Regionally, each area of the world where the Armenian Church and faithful are located has dioceses, which are led by a primate from the Diocesan headquarters. Each diocese is made up of parishes and smaller communities.
The spiritual and administrative bodies representing the authority of the Armenian Church are the following:
The National Ecclesiastical Assembly is the supreme legislative body presided over by the Catholicos of All Armenians. The members of the National Ecclesiastical Assembly are elected by the individual Diocesan Assemblies. The National Ecclesiastical Assembly elects the Catholicos of All Armenians.
The Council of Bishops is an administrative-deliberative body presided over by the Catholicos of All Armenians. It makes suggestions on the dogmatic, religious, church, parish and canonical issues to be discussed as agenda items during the National Ecclesiastical Assembly.
The Supreme Spiritual Council is the highest executive body of the Armenian Church and is presided over by the Catholicos of All Armenians. The members of the Council can be elected by the National Ecclesiastical Assembly or appointed by the Catholicos of All Armenians. The Catholicos of All Armenians, Gevorg V. Soorenian established the Supreme Spiritual Council on January 1, 1924, to replace the Synod of Bishops.
The Diocesan Assembly is the highest legislative (canonical) body of each Diocese and is headed by the Primate of the Diocese. The Diocesan delegates (representatives of each parish community) elect the delegates to the National Ecclesiastical Assembly, the members of the Diocesan Council as well as discuss and decide on administrative issues within the Diocese such as committees, budgets, building, etc. In some Dioceses, the Diocesan Assembly elects the Primate of the Diocese.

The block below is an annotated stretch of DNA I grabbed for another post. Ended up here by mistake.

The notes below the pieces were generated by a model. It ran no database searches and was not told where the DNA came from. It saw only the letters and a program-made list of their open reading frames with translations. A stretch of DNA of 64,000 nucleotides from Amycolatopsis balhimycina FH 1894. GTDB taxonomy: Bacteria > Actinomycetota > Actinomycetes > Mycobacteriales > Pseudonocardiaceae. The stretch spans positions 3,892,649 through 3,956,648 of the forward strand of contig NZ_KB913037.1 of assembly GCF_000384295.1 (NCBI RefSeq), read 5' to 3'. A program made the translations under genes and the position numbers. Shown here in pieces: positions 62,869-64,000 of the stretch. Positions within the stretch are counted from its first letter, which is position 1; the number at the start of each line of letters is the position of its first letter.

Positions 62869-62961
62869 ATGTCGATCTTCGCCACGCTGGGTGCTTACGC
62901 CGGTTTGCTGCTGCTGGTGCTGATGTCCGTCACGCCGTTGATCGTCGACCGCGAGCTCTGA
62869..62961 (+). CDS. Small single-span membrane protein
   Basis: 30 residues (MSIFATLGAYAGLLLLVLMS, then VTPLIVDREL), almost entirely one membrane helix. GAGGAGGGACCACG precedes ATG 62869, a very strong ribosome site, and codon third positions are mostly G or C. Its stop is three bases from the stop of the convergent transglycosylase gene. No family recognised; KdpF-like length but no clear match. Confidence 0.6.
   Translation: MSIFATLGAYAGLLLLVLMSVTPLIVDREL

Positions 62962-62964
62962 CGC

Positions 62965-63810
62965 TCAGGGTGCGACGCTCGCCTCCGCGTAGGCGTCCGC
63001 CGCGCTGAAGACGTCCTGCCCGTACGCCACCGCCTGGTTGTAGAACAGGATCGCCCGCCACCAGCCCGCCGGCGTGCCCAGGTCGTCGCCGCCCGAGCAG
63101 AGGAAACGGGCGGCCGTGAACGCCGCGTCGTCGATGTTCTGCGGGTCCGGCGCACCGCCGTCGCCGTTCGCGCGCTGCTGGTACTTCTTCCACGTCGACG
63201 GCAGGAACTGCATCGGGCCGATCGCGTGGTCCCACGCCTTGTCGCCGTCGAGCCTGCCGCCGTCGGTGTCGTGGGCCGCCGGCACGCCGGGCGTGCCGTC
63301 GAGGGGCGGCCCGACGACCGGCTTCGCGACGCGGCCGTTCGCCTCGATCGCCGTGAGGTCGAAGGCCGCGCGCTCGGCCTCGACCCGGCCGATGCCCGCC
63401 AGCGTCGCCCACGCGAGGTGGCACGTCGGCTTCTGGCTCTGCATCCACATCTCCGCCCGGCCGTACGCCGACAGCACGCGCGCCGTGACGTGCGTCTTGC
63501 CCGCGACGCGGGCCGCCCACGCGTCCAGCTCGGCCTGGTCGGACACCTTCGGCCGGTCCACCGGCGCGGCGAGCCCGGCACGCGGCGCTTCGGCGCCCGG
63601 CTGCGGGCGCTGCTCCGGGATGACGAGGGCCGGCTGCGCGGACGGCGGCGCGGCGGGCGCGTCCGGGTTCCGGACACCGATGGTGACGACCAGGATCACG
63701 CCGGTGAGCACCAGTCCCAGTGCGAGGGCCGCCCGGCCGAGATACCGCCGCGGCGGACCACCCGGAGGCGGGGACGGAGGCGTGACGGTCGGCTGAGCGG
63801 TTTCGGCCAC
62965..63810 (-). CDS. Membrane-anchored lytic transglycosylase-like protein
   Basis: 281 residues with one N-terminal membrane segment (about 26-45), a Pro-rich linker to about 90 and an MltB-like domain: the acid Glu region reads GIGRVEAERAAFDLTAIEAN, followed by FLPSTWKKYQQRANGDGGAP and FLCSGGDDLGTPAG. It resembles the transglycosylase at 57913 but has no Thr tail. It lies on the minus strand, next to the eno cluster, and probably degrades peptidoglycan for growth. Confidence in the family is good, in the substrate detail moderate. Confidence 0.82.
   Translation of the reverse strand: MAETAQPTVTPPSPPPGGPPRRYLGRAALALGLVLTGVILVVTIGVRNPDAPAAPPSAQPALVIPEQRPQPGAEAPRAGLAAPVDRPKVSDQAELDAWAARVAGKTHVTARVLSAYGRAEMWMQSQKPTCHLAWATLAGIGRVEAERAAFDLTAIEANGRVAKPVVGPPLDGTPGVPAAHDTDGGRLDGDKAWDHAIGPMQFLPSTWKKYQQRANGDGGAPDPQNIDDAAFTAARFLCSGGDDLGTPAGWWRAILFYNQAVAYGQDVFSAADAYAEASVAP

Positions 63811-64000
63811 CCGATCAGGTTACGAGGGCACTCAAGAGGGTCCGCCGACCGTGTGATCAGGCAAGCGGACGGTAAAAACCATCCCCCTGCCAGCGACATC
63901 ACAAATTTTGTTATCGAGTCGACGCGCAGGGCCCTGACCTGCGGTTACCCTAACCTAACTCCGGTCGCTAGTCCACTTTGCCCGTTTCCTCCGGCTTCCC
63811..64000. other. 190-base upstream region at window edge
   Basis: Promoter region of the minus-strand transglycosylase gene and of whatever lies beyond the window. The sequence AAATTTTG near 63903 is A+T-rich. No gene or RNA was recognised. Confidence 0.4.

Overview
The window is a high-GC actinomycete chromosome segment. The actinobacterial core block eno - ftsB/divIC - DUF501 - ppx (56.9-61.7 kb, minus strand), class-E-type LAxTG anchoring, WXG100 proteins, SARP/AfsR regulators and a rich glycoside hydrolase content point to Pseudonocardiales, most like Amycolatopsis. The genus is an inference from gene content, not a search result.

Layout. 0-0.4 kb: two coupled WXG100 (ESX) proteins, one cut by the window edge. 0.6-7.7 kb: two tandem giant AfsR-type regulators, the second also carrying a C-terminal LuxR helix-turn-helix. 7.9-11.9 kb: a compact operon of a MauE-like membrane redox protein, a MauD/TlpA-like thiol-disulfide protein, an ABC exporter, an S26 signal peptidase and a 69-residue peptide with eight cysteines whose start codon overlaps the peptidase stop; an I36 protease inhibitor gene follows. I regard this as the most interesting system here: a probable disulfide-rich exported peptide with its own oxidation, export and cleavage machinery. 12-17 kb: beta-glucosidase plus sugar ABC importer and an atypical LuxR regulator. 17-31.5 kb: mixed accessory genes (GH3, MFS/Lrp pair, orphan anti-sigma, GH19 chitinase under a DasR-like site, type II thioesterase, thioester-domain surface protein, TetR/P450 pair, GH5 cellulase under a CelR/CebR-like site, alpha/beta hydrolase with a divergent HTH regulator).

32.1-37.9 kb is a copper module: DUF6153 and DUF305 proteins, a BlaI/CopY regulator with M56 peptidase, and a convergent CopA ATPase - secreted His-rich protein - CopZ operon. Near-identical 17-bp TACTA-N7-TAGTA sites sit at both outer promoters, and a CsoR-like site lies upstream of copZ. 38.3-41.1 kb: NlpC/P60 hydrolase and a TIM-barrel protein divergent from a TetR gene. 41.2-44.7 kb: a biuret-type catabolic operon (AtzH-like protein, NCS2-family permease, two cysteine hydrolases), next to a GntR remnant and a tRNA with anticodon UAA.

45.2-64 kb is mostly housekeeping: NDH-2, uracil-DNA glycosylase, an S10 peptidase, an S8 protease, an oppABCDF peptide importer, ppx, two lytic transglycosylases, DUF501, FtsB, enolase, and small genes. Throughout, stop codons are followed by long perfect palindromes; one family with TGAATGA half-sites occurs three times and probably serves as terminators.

The Diocesan Council is the highest executive power of a diocese, presided over by the Primate of the Diocese. It regulates the inner administrative activity of the Diocese under the direction of the Primate. The Diocesan Assembly elects members of the Diocesan Council.
The Monastic Brotherhood consists of the celibate clergy of the monastery who are led by an abbot. As of 2010, there were three brotherhoods in the Armenian Church – the brotherhood of the Mother See of Holy Etchmiadzin, the brotherhood of St. James at the Armenian Patriarchate of Jerusalem and the brotherhood of the See of Cilicia. Each Armenian celibate priest becomes a member of the brotherhood in which he has studied and ordained in or under the jurisdiction of which he has served. The brotherhood makes decisions concerning the inner affairs of the monastery. Each brotherhood elects two delegates who take part in the National Ecclesiastical Assembly.
The Parish Assembly is the general assembly of the community presided over by the spiritual pastor. The Parish Assembly elects or appoints the members of the Parish Council and the representatives or delegates to the Diocesan Assembly.
The Parish Council is the executive-administrative body of the community. It is presided over by the spiritual pastor of the community who takes up the inner administrative affairs of the parish and is engaged in the realization of its administrative and financial activities. Members of the parish council are elected or appointed at the parish assembly.
The Armenian Apostolic Church is one of a few apostolic churches in the world to have a democratic system; the people decide if they want to keep priests in their churches and may ask for different ones, as do some other ecclesiastical constitutions, such as Baptists and other Congregational churches.
Note that the Armenian Apostolic Church should not be confused, however, with the Armenian Catholic Church whose Patriarch-Catholicos (of the Armenian Catholic Rite) is Nerses Bedros XIX, which is an Eastern Catholic church in communion with the Holy See in Rome.
Read more about this topic: Armenian Apostolic Church